The snow comes, the snow comes, and when Connor follows Jackie out of their little apartment and down the steps to the world outside, he is struck by how smooth and white and clean the earth looks. The carpenter’s rubbish pile, usually a mass of splintered timber or broken pieces of furniture beyond rescue, has been rounded by millions of tiny white flakes, and is no longer a jagged mash of weapons.
Connor stares at the mound, thinking of the many times he has been comforted by the sharp wooden daggers, taking heart in such ready access to weapons should men with pitchforks come. Seeing the rubbish pile so transformed and now so innocuous shames him. It is just a gathering of wood, after all, made innocent by the snow. And, look, the latrine, such a foul-smelling, dirty wooden shack – has been transfigured into an inviting grotto. The putrid smell carries on the air, though, and makes Connor’s nostrils flare.
Jackie’s boots leave heavy footprints in the snow, white smears going up his calves. It is so deep Connor thinks Jackie’s boots will come off and be inexorably, unavoidably sucked into the powder. But whilst Jackie has to pull and make a deliberate effort to move, his body jerking like a lazy toddler being forced to walk, his boots stay on and he makes slow, steady progress towards the road.
They are going to find Frank. Jackie had suggested it, his voice barely above a whisper. “I have a mind he’s be at Cruden Shay’s,” he’d said. “Just come and listen to him.”
“He’s a storyteller,” Connor had said, redundantly. “It’s how he makes a living, whatever kind of living it is. Not that he gives anything to Hettie or his son.”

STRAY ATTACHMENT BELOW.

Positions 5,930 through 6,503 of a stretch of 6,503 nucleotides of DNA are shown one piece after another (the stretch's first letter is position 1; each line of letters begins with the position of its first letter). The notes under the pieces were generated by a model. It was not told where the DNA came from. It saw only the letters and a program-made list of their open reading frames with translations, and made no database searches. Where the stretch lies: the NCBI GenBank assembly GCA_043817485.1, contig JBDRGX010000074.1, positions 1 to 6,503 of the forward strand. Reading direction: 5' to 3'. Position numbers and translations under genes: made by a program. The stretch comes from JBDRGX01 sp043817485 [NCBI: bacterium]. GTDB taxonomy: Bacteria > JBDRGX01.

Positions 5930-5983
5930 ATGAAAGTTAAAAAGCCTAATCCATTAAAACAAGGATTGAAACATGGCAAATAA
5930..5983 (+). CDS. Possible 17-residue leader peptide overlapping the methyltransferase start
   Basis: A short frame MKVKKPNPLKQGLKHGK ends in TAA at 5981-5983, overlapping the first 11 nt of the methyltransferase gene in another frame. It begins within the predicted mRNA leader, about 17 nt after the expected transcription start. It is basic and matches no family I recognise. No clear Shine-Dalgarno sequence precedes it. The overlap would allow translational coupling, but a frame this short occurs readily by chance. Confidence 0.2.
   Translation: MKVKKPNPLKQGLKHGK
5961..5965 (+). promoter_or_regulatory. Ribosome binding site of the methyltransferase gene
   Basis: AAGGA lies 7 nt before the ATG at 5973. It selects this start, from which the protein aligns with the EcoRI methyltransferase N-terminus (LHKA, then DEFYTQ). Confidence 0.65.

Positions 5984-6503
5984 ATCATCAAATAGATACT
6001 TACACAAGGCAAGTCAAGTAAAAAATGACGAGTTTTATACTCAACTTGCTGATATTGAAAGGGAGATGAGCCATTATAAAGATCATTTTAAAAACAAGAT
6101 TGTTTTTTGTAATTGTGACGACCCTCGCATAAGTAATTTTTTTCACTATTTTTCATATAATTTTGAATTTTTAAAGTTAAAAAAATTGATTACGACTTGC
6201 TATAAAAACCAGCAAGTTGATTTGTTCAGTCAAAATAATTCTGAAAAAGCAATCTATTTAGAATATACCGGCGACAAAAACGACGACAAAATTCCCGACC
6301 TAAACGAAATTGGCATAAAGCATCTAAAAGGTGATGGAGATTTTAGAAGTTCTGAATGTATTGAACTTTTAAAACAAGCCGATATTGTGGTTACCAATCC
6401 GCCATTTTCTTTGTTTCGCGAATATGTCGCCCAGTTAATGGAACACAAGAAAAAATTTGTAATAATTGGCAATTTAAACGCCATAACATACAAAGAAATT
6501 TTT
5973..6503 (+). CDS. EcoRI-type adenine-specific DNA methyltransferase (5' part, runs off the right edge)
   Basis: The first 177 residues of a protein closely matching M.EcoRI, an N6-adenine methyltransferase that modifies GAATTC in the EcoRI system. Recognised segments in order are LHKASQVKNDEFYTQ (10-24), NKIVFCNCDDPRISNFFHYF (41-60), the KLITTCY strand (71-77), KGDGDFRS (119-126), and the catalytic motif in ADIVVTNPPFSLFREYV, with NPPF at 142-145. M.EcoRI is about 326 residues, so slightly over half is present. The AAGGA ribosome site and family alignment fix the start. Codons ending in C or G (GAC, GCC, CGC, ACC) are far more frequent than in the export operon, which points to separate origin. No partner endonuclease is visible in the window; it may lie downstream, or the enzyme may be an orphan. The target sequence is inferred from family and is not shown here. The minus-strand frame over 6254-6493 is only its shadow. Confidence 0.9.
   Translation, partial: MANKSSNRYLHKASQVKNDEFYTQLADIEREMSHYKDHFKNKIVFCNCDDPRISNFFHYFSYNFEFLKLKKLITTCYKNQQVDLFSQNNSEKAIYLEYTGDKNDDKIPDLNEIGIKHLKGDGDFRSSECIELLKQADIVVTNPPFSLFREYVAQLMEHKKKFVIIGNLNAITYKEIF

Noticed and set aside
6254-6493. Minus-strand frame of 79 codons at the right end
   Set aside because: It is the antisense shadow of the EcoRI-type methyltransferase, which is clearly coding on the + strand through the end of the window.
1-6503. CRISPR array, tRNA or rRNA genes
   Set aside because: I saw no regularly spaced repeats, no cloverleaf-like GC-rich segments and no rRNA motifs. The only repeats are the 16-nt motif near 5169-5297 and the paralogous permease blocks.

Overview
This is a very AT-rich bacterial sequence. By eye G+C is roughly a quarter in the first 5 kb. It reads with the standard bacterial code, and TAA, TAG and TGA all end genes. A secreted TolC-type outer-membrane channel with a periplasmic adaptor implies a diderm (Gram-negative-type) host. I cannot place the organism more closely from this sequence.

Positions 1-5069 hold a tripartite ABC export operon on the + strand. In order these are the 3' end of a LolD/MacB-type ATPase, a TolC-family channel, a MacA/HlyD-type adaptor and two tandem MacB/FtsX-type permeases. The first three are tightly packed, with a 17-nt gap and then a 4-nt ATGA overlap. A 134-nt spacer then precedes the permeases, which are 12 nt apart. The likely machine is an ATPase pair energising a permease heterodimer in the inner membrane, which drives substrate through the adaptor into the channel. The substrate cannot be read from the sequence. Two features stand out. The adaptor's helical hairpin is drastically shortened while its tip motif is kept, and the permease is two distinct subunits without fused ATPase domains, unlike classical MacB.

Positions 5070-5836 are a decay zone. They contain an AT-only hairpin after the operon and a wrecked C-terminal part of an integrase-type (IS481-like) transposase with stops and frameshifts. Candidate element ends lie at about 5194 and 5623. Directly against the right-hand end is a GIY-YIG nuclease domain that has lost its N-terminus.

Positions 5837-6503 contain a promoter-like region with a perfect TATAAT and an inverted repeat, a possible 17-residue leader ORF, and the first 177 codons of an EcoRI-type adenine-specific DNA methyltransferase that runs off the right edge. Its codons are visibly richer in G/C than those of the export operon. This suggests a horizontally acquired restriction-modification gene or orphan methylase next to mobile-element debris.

“That’s none of our business,” and Jackie had got up, reached for his coat and thrown Connor’s to him. “Just hear what he’s got to say. I promise it will be worth it.”
“What kind of thing will he tell me?” Connor asked, watching himself put on his coat, amazed at the treachery of his body. He did not want to go out again. He wanted to stay where it was warm, eat the stew he’d cooked and, eventually, find a way to forgive Jackie. It was how it went – how it had always been. Before they got to Stokeland, Jackie would sometimes take off, maybe for as long as a week. He’d just disappear and, when he’d return, he’d be different. The way he moved, the way he stood with a tilt to his hips – Connor knew he’d been with other men. But he always found a way to forgive him. It was how it had always been.
But now, trudging after Jackie in the snow, Connor feels frightened. This seems different. There is an urgency, a mobility to Jackie that he is not used to. In the past, when there were other men, Jackie returned home with a languorous kind of air. An indolent ease that rippled out in the way he spoke and moved. As though he were sated.
Connor is not used to seeing such energy in his man after Jackie had been with someone else and, somehow, it gladdens his heart and lifts his spirits. Maybe all Jackie really did with Frank was talk then, Connor thinks. He senses Jackie would be different if some other kind of transaction had occurred. With that in mind, Connor tries to move his bowed legs faster and catch up with the fella.